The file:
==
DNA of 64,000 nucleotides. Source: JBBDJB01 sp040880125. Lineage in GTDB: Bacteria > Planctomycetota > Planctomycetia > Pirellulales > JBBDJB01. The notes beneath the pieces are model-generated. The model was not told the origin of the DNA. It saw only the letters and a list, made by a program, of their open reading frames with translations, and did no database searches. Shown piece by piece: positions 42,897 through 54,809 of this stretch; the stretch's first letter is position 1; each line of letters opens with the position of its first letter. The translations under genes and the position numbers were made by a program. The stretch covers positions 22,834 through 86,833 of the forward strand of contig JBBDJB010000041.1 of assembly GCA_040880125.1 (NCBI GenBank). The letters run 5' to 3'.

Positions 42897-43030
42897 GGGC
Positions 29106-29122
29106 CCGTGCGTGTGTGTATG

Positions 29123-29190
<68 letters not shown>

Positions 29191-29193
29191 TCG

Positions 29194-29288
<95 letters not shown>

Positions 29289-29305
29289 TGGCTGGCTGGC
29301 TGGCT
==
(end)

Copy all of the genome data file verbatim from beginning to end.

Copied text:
DNA of 64,000 nucleotides. Source: JBBDJB01 sp040880125. Lineage in GTDB: Bacteria > Planctomycetota > Planctomycetia > Pirellulales > JBBDJB01. The notes beneath the pieces are model-generated. The model was not told the origin of the DNA. It saw only the letters and a list, made by a program, of their open reading frames with translations, and did no database searches. Shown piece by piece: positions 42,897 through 54,809 of this stretch; the stretch's first letter is position 1; each line of letters opens with the position of its first letter. The translations under genes and the position numbers were made by a program. The stretch covers positions 22,834 through 86,833 of the forward strand of contig JBBDJB010000041.1 of assembly GCA_040880125.1 (NCBI GenBank). The letters run 5' to 3'.

Positions 42897-43030
42897 GGGC
Positions 29106-29122
29106 CCGTGCGTGTGTGTATG

Positions 29123-29190
<68 letters not shown>

Positions 29191-29193
29191 TCG

Positions 29194-29288
<95 letters not shown>

Positions 29289-29305
29289 TGGCTGGCTGGC
29301 TGGCT